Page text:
Mahindra and Mahindra in collaboration with TVS Motors to make flex-fuel

 Mahindra and Mahindra in collaboration with TVS Motors to make flex-fuel

India has slowly been taking the initiative to phase out vehicles that run on conventional fuels. Due to the pressing matter concerning global warming and environmental pollution. 

An electrically heated motor requires almost zero maintenance for lubricant oil changes. Or any other such routine checkups. 

Many leading commercial. And residential complexes in India have also begun investing in solar-powered electric pumps rather than traditional diesel engines.

Many vehicles will use a combination of technologies that aren’t limited to just electric or engine types. 

These technologies will involve two-wheelers with flex-fuel engines. That leverage alternate sources of energy like ethanol and biodiesel. 

The strategy

Mahindra and Mahindra ensured this would happen as they put together a strategic partnership with TVS Motor Company for the development of a flex-fuel engine. As well as associated manufacturing and infrastructure expertise.

Currently, the Indian market is dominated by electric scooters manufactured by the likes of Bajaj Auto and Kinetic. 

Modelled around tech giants like Tesla Motors, these electric scooters are tailored explicitly towards urban commuting. 

However, if you think that’s it, there’s much more to come. Mahindra and Mahindra, the makers behind the Thar off-roader.Will be collaborating with TVS Motor Company to develop a new generation of flexible-fuel motorcycles which will run on CNG (compressed natural gas), petrol and even methanol.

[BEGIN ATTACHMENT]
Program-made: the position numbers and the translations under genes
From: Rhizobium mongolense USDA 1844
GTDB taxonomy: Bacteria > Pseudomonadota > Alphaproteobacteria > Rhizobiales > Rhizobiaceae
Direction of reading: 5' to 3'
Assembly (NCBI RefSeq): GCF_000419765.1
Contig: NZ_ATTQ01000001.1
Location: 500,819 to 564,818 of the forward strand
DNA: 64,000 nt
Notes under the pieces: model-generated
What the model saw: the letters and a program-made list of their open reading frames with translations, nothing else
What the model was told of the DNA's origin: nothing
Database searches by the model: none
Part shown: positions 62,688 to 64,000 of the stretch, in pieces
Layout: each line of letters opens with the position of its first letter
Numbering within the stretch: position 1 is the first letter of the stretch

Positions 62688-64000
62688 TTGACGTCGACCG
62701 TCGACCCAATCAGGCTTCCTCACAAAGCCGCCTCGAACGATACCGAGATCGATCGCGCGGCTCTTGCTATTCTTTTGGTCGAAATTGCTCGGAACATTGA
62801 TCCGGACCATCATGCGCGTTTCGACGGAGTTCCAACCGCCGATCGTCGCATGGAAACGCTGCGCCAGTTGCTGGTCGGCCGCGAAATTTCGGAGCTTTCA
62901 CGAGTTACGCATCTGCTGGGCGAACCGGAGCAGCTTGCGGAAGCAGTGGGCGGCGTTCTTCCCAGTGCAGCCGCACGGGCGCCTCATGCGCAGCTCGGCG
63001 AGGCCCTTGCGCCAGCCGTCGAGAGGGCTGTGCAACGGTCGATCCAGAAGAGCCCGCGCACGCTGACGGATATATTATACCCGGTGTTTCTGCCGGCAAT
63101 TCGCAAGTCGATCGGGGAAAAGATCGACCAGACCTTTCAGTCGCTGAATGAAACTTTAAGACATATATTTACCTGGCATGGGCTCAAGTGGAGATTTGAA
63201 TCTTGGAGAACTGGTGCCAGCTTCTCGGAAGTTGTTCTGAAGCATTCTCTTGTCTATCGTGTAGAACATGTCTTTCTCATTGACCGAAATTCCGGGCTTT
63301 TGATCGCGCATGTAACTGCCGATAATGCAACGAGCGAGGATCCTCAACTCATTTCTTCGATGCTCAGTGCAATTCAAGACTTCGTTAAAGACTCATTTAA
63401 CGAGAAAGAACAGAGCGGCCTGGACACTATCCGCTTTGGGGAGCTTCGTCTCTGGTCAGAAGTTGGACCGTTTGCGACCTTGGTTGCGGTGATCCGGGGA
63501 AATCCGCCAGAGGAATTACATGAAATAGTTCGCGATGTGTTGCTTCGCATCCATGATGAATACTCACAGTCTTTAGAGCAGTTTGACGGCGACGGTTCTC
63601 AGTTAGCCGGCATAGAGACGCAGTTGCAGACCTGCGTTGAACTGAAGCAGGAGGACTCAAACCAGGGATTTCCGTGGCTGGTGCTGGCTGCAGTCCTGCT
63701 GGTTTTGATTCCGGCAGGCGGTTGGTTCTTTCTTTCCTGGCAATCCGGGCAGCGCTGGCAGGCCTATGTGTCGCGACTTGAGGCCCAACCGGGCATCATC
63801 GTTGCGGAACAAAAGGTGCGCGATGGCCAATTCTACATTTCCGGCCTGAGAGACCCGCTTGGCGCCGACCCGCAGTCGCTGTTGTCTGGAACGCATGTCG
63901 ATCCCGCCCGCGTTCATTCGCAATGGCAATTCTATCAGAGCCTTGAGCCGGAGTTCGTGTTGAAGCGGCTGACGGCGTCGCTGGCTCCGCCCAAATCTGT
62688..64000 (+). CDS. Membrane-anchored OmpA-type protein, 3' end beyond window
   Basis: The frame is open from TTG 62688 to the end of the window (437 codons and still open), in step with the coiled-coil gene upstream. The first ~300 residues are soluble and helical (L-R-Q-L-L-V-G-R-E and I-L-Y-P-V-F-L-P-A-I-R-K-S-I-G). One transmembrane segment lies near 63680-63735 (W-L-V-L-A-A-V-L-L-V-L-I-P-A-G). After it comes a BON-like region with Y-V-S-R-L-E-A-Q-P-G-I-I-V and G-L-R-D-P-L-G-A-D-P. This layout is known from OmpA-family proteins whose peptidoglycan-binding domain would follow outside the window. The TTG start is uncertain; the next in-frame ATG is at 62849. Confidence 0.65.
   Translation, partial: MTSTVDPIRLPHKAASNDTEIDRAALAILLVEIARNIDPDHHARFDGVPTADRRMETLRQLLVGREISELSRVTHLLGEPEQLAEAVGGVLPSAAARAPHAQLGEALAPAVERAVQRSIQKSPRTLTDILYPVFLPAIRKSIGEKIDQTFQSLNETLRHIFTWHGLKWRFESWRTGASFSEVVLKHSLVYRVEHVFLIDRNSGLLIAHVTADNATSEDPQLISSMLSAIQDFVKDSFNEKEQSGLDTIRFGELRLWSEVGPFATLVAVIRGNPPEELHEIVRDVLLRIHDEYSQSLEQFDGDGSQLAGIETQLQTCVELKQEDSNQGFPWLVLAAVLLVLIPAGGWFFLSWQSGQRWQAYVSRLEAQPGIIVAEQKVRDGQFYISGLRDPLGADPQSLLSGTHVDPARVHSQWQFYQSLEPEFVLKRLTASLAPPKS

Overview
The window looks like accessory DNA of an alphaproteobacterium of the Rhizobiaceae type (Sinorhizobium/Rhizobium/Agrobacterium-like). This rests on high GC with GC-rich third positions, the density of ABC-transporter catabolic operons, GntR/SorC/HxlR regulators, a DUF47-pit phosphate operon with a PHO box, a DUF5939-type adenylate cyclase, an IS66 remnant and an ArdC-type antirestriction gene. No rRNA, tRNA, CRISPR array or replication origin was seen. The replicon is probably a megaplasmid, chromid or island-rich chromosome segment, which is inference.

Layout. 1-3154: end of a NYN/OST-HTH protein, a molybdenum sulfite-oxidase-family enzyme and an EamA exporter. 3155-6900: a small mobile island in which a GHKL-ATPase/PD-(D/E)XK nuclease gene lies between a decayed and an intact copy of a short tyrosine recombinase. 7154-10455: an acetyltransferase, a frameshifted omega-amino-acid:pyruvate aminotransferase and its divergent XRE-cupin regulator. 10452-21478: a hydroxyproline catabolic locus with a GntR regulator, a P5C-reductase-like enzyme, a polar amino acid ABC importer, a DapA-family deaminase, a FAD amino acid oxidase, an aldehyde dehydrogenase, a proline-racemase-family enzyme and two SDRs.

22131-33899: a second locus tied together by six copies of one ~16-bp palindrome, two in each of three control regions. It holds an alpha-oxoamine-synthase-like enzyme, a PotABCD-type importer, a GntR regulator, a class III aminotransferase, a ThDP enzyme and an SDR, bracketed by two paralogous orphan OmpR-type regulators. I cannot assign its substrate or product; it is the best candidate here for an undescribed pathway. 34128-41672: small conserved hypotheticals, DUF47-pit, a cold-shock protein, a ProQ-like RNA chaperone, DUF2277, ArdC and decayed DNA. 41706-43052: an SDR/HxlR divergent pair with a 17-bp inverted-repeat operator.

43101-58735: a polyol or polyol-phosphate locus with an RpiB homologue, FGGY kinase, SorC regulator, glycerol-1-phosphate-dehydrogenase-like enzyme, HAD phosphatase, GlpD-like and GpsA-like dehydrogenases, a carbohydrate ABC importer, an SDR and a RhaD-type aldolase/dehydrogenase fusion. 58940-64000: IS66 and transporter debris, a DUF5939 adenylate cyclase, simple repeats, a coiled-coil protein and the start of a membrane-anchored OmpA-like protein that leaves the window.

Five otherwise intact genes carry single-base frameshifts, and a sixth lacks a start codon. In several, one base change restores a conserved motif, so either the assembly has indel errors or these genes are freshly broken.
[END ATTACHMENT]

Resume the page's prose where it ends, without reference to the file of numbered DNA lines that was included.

Incidentally, in the search for an alternative fuel that is cheaper. And readily available to power-starved India (with all its potential advantages), the government is now actively encouraging the usage of ethanol as a viable fuel source.

Although the government has pushed for the technology with implementation in sight after 2025. TVS and M&M are already busy studying the viability of flex-fuel engines in India. 

Using ethanol as an alternative fuel does make much sense, given that it’s already quite popular in India. 

It is a better solution than bio-diesel since ethanol production is more environmentally friendly than bio-diesels. 

It would also allow automobile manufacturers to leverage third-party vendors. To supply ethanol-blended fuels instead of spending time and capital on developing such capabilities themselves.

via Economic Times

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Akash Dolas

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